By the Light of the Silvery Moon

by-the-light-of-the-silvery-moonJohnny Welles believed the only thing he had in common with his father was a name. The elder John Welles, although present in body, was deficient in every way possible in his youngest son’s life. His father left the parenting of Johnny and his three siblings to their stepmother, Collie. While Collie’s influence in their young lives kept them on the straight and narrow path, their father’s absence had a negative impact, especially on Johnny. The effect would have far-reaching consequences and make Johnny question as an adult which was stronger in his life: nature or nurture.

John Welles the elder’s downfall was the result of his predilection for alcohol. His poison of choice, moonshine, also known as white lightning, hooch, homebrew, mountain dew, white whiskey, and white liquor, is a high-proof, distilled spirit often produced illegally from unlicensed stills. The liquor, rarely aged in barrels and coming in at 190 proof, is typically made with corn mash.

One source stated that the term moonshine came from moonrakers, used for early English smugglers and the clandestine nature of the operations of the illegal Appalachian distillers who produced and distributed whiskey. Another stated that it was due to the fact that distillers always worked at night. I suspect it’s a little of both.

Despite its illegal status, or perhaps because of it, John Welles the elder managed to make just enough money to indulge in his favorite addiction to his own detriment and that of his family. So why was moonshine illegal then and still today? Per Michelle Tsai’s 2007 post, Why is Moonshine Against the Law?:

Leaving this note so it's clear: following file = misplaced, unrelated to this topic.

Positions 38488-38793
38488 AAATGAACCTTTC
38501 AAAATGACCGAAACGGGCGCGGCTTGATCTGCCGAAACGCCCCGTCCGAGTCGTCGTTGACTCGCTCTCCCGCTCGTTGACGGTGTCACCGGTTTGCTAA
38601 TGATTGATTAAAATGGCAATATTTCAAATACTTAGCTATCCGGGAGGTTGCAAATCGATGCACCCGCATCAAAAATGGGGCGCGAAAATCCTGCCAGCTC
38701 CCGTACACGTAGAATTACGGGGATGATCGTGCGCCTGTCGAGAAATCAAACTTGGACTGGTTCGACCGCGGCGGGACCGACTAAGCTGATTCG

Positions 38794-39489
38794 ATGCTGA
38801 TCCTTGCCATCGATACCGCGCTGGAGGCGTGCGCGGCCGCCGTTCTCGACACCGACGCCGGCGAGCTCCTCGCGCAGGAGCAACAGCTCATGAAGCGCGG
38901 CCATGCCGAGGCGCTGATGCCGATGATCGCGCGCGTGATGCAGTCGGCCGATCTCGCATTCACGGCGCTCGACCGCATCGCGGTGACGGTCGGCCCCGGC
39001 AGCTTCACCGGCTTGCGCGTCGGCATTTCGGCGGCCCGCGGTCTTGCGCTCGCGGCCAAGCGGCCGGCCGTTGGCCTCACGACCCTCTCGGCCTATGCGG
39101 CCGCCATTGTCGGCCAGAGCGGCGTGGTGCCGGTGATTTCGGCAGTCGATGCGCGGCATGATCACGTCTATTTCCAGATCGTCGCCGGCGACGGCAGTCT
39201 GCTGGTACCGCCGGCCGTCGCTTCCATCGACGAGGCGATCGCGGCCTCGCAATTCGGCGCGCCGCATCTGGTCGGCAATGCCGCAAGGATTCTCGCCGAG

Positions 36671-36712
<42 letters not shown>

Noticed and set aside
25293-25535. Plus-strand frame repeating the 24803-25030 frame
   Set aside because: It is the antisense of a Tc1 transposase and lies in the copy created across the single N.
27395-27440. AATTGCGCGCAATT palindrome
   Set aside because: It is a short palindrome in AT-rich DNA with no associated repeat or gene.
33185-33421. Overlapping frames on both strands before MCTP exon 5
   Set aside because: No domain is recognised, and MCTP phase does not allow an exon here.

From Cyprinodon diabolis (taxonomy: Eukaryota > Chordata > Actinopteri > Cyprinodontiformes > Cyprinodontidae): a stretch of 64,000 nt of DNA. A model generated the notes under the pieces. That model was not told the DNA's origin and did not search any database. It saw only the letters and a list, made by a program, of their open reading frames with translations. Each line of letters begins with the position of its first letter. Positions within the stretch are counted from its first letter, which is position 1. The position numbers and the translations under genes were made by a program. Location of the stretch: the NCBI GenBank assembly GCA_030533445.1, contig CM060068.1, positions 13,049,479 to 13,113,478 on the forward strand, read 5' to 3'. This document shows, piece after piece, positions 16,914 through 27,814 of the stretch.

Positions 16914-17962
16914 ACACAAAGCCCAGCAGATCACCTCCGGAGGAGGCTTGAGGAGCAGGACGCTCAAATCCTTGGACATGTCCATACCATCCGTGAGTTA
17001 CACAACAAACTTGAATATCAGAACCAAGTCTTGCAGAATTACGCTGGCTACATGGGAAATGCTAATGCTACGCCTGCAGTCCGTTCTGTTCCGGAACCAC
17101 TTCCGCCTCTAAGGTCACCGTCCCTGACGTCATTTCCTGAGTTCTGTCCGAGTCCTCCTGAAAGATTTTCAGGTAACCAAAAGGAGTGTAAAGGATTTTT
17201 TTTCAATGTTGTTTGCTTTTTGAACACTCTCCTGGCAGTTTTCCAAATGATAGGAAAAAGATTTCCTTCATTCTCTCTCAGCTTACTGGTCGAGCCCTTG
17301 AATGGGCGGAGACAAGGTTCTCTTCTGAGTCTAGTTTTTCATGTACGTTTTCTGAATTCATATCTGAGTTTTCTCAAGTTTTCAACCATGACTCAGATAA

Because the liquor is worth more to the government than beer or wine. Uncle Sam takes an excise tax of $2.14 for each 750-milliliter bottle of 80-proof spirits, compared with 21 cents for a bottle of wine (of 14 percent alcohol or less) and $.05 cents for a can of beer. No one knows exactly how much money changes hands in the moonshine trade, but it’s certainly enough for the missing taxes to make a difference: In 2000, an ATF investigation busted one Virginia store that sold enough raw materials to moonshiners to make 1.4 million gallons of liquor, worth an estimated $19.6 million in lost government revenue. In 2005, almost $5 billion of federal excise taxes on alcohol came from legally produced spirits.

If it weren’t for the harmful effects the high proof and often poorly produced liquor has on people, I’d vote in favor of the moonshiners as our government has done such a pitiful job of handling our taxes and doesn’t deserve any more of our money.

Train Ride in My Kitchen

 

Last year, Will and I celebrated our twentieth wedding anniversary in August. My brother, Heath, and his wife, Michelle, celebrated theirs in December. As a treat for the four of us, Michelle purchased tickets for the Cuyahoga Valley Scenic Railroad Ales on Rails trip in October. It was a surprise for me and Will. I cannot begin to tell you how much fun we had sampling delicious food perfectly paired with ales we had never tried.

CVSRThis year, in commemoration of our splendid trip and our twenty-first anniversaries, I recreated the outing in my kitchen. My brother and sister-in-law thought they were simply coming for dinner. They had no idea what I had in store for them.